The very source of so-called renewable energy is the sun, which is actually a gigantic fussion reactor. The sun could be unstable in many way. It will one day engulf the earth as it grows old. So, face the cruel world, pro-renewable boys and girls.

-2 ( +0 / -2 )

Jerome from Utah; Dude, lot's of geothermal in Utah in use right now. utahgeothermal dot com. Thus if you don't use solar for heating then solar is fine to run the pumping electronics. Brick in basements then is used to store heat energy. Anyway, geothermal works everywhere there is land, and in some places better than others. It's just not sexy, but if it pays the bills then go for it

1 ( +1 / -0 )

Jerome from Utah:

There are 23 geothermal plants in varying stages of completion around Japan, all if which hit the drawing board in 2011-12. The first one came online earlier this year down in Kumamoto. Not a lot of press for some reason, though.

2 ( +2 / -0 )

Actually, the German solution is to move ahead and solve the problems as they arise.

A negative way to put "move ahead and solve problems as they arise" is "lack of prior planning" or "an ideological rather than rational approach to the issue". No doubt some companies are profiting (it's easy when your target is "solving problems as they arise", which forces them to accept solutions even if they have to pay more than is really fair), but it is the German population?

0 ( +1 / -1 )

@Kazuaki

With the benefit of hindsight, anything is possible.

The mistakes, or emerging requirements, regarding grid capacity are not due to "recyclable" energy itself, they are the results of human design or administrative decisions. I don't know the details, but I expect that if there was damage that it was not catastrophic. The worst case scenarios for wind and solar power are part of what makes them attractive. To prevent future problem, the grid should be upgraded.

It is the German population which pushed the German government to move forward on renewable energy. A conscious decision to pay more now, rather than worry about paying a higher price later - it is calculated foresight, not blind ideology.

The Germans may well change their policy in the future. But in the meantime, they have with sincerity explored and developed "renewable energy" technology. It will be able to serve as at least one part of their energy portfolio, and it will be one more technology to add to Germany's robust export portfolio.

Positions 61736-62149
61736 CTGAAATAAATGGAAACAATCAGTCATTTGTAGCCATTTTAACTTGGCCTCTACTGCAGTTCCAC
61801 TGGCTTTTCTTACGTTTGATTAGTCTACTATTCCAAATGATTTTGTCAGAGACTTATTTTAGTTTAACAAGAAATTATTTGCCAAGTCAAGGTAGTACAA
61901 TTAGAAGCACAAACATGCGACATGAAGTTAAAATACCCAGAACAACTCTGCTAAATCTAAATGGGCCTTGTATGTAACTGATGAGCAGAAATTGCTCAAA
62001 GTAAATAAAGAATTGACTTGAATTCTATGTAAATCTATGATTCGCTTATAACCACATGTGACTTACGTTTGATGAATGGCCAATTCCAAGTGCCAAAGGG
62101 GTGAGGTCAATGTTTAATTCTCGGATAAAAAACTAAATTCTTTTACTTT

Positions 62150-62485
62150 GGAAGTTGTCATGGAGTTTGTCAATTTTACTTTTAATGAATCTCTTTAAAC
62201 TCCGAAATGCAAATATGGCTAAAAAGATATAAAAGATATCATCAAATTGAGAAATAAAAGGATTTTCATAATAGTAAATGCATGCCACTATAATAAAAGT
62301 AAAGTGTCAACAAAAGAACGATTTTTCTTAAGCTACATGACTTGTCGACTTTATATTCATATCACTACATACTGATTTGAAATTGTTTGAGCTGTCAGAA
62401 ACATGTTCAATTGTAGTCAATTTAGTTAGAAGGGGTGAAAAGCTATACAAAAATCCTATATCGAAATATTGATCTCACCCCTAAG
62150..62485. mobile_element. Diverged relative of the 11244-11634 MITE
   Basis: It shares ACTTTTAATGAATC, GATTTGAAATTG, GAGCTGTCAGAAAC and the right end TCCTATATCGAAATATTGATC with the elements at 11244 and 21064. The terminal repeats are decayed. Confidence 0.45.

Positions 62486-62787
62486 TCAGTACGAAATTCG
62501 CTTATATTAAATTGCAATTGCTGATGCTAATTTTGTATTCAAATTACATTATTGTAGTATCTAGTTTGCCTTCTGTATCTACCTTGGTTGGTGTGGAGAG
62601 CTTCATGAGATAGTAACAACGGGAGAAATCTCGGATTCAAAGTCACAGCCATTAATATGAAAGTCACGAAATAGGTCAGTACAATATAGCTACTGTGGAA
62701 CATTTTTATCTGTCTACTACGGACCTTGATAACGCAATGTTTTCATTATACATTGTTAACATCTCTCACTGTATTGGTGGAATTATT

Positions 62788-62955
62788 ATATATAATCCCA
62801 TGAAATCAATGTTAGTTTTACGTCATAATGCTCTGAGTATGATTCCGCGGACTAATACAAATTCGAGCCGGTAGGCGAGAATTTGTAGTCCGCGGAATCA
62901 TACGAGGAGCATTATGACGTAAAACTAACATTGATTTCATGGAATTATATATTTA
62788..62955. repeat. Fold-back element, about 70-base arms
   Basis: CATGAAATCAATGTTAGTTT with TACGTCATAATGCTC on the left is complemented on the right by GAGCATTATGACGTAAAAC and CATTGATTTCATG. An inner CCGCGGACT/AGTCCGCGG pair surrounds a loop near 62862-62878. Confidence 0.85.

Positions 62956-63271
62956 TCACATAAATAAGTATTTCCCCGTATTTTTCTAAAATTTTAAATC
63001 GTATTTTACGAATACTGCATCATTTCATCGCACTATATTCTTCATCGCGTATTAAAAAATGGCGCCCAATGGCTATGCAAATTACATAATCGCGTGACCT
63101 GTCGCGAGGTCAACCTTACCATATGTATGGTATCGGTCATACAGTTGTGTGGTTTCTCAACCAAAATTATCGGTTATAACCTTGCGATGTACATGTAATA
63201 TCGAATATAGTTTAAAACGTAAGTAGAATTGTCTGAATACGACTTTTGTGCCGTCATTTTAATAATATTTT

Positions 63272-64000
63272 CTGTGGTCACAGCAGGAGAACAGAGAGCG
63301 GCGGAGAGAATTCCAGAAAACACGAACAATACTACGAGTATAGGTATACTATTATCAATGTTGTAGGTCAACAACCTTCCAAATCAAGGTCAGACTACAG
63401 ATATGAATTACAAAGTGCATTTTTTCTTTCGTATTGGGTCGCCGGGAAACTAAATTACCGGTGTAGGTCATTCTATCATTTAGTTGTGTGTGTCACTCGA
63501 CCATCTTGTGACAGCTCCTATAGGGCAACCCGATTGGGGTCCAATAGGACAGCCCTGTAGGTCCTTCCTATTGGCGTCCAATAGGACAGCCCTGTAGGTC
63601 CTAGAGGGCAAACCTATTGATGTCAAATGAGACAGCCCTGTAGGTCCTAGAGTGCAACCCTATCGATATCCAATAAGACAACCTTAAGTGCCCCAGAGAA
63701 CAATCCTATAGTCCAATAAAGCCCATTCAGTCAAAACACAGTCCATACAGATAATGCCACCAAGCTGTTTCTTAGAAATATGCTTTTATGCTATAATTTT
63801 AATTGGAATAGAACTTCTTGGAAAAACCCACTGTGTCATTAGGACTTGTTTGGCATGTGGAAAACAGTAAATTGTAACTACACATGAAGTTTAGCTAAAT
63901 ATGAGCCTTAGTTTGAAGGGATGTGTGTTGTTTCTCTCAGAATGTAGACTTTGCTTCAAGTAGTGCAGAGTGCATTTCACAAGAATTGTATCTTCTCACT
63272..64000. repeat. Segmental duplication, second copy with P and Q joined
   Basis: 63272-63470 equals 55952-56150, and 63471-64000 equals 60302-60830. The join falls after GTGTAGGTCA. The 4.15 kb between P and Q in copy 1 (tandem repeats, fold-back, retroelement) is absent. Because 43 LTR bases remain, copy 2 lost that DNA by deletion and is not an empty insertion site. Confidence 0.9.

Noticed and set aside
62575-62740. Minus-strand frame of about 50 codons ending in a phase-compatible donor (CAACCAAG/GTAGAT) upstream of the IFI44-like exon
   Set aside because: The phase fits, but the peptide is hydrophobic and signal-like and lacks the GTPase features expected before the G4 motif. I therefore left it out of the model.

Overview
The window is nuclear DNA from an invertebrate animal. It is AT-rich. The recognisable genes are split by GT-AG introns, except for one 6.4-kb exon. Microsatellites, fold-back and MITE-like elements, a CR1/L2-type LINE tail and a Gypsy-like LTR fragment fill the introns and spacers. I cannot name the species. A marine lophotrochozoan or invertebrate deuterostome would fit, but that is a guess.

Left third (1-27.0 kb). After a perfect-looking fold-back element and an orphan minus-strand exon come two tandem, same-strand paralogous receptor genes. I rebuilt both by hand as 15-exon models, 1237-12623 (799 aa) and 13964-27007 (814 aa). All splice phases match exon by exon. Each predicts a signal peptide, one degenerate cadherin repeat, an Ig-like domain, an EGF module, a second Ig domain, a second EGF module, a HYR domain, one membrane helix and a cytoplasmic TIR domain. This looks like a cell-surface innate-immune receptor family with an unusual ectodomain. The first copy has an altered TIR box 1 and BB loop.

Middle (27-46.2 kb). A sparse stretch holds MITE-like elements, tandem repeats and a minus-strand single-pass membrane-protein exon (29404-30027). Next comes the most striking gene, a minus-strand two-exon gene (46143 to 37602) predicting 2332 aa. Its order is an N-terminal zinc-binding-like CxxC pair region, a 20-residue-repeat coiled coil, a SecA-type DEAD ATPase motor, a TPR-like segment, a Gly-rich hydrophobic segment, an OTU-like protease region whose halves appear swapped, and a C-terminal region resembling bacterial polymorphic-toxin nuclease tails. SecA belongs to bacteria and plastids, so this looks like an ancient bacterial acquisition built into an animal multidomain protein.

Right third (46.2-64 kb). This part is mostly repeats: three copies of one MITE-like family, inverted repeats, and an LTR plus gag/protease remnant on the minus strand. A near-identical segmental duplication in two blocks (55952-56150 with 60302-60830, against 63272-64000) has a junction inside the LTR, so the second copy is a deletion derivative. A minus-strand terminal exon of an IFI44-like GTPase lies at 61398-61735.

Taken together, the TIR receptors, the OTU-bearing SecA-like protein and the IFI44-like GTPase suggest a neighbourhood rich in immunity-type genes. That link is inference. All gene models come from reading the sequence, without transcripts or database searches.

If Germany does pick up Nuclear again, I expect they will go directly for state of the art safety - Nuclear with passive safety systems. (This is not to be confused with improperly named passive safety systems in current use, e.g. a water tank on top of a reactor which will need replenishing within 72 hours or less - with valves that need to be adjusted during an emergency where the reactor might be hard to approach)

An example of actual proposed passive safety feature: "a so-called freeze plug — an actively cooled barrier that melts in the event of a power failure, leading all nuclear material to automatically drain into a reinforced holding tank. It is claimed these reactors are “walk away safe". (Note: no improvement however in quantity of nuclear waste)

http://www.extremetech.com/extreme/150551-the-500mw-molten-salt-nuclear-reactor-safe-half-the-price-of-light-water-and-shipped-to-order

Another example of supposedly safe power is "liquid fluoride thorium reactors" (LFTRs). Reportedly they operate at low pressure, and Thorium fuel is not in capable of metling down when left unattended. In addition, the amount of residual plutonium is claimed to be 1/3000 that of current nuclear energy, hugely reducing the costs of nuclear waste disposal.

http://www.extremetech.com/extreme/143437-uranium-killed-the-thorium-star-but-now-its-time-for-round-two

0 ( +1 / -1 )

As far as I am concerned, the more 'green' the merrier. Bring it on and deal with it.

1 ( +1 / -0 )

hokkaidoguy,

There are 23 geothermal plants in varying stages of completion around Japan, all if which hit the drawing board in 2011-12. The first one came online earlier this year down in Kumamoto. Not a lot of press for some reason, though.

Do you have any references for these plants? I have read about plans for plants, but apart from one at a Kyushu Onsen, generating a paltry 2MW, there is no solid information that I can find.

Ref: http://www.telegraph.co.uk/finance/newsbysector/energy/oilandgas/10701440/Japans-first-new-geothermal-power-plant-in-15-years-to-open-next-month.html

0 ( +0 / -0 )